This does NOT mean that I approve of "vanity scams" like this one. But perhaps any businesses that DO fall for it will wind up with a plaque that isn’t entirely worthless? Whether or not that’s the case, I’d like to find the creators of this so-called "USLBA" and send them a plaque for this award: "BIGGEST LOSER." (Or perhaps something a bit more colorful.)

7 thoughts on “We’re Not Worthy of Your Fake Award

  1. kb

    Well said! We were ourselves notified last week by the USBA that we were “Best of Farmington” Bookstore, which was too ludicrous an award concept to strain credulity for even a nano second. I suppose they may have had more luck with Farmington auto supply and hardware stores, which are more plentiful here.

  2. Texas librarian

    I sure hope your readers don’t think you are putting the Texas Bluebonnet Award in the same category with these scams. A customer in MA may not be familiar with this award given by the Texas Library Association any more than they might be familiar with the Boston Globe Horn Book Award but hundreds of thousands of Texas school children read the books on the TBA list and then vote for their favorite. Many publishers would like their books (from a sales perspective) to be nominated for the Texas Bluebonnet Award because it generates almost as much in sales as winning the Newbery. That says something!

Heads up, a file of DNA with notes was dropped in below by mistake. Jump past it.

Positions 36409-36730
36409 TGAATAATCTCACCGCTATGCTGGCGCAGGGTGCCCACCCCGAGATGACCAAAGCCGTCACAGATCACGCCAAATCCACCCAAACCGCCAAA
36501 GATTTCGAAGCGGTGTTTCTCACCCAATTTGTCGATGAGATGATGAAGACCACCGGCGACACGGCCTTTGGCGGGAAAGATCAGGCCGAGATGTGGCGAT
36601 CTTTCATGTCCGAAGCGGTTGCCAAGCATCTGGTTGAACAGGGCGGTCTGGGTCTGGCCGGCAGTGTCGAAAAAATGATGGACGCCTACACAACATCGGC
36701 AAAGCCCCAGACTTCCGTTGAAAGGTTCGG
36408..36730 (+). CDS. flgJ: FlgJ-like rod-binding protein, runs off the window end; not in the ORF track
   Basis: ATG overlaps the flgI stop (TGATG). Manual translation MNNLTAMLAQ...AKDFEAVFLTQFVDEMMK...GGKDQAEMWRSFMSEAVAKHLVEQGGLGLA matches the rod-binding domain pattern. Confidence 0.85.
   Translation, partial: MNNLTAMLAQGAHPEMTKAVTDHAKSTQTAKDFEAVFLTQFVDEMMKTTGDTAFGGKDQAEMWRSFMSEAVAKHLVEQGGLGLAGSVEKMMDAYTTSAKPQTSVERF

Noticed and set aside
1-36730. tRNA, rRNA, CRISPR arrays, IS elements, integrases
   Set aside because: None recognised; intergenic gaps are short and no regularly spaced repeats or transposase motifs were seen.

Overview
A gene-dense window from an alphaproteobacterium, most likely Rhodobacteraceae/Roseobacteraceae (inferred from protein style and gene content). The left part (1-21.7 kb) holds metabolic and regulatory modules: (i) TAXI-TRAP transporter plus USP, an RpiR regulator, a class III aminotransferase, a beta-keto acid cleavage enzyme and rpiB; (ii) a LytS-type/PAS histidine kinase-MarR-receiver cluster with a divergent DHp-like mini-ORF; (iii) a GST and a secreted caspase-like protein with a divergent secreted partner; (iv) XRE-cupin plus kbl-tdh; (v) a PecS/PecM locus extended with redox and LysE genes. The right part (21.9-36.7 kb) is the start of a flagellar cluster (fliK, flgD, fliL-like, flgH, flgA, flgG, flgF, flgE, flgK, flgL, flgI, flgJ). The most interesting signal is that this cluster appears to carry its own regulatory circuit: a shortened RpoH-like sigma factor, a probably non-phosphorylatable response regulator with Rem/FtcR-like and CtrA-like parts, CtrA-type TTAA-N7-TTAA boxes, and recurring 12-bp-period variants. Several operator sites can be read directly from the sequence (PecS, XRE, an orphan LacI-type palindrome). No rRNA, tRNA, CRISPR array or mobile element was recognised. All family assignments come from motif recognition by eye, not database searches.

3. ShelfTalker

    Texas librarian, THANK YOU for making that clarification! I did NOT mean to imply that the Texas Bluebonnet Award is either a “scam” or anything less than a truly great award! I just picked it (at random) from among the many impressive, legitimate, regional awards that your average Massachusetts reader is less likely to know.

  4. Roger Sutton

    What about them there “Parents’ Choice” awards? I’ve poked around their website and see a plethora of application forms and fees but a paucity of attendant criteria and information about the judges.

  5. Dave Bartlett

    Alison, thank you for this excellent story! It should be submitted to the National Organization for Awareness of Scams and Fake Awards Magazine for their fake annual award recognizing stories that uncover scams and… fake awards. Ok, trying to be funny, but thanks for your story!

  6. redehlert

    Hey Alison — really appreciated your time to write this up as we became a recipient in Seattle for Graphic Arts. We blogged about it…hope you enjoy. If you go to cognitionstudio.com and click on the Press section, you’ll see this post. Cheers! Dave

  7. DesignGoes

    Golly I’m not the only septic out there? Alison thank you for your original post. And Redehlert thanks, I’ve got WordPress.com now bookmarked. So there are no free lunches and since I haven’t bought my vanity 2008 Los Angeles Award in Graphic Arts yet I guess I can buy my lunch still. It must be vanity cause I really think I could’ve designed a better looking plaque. So we’re predisposed to compete to win. Such is our human state of being vain enough to try to be the best. There’s no giving without some takin’. I knew it but still want it. Are we born this way or trained to be this way? My best….Robert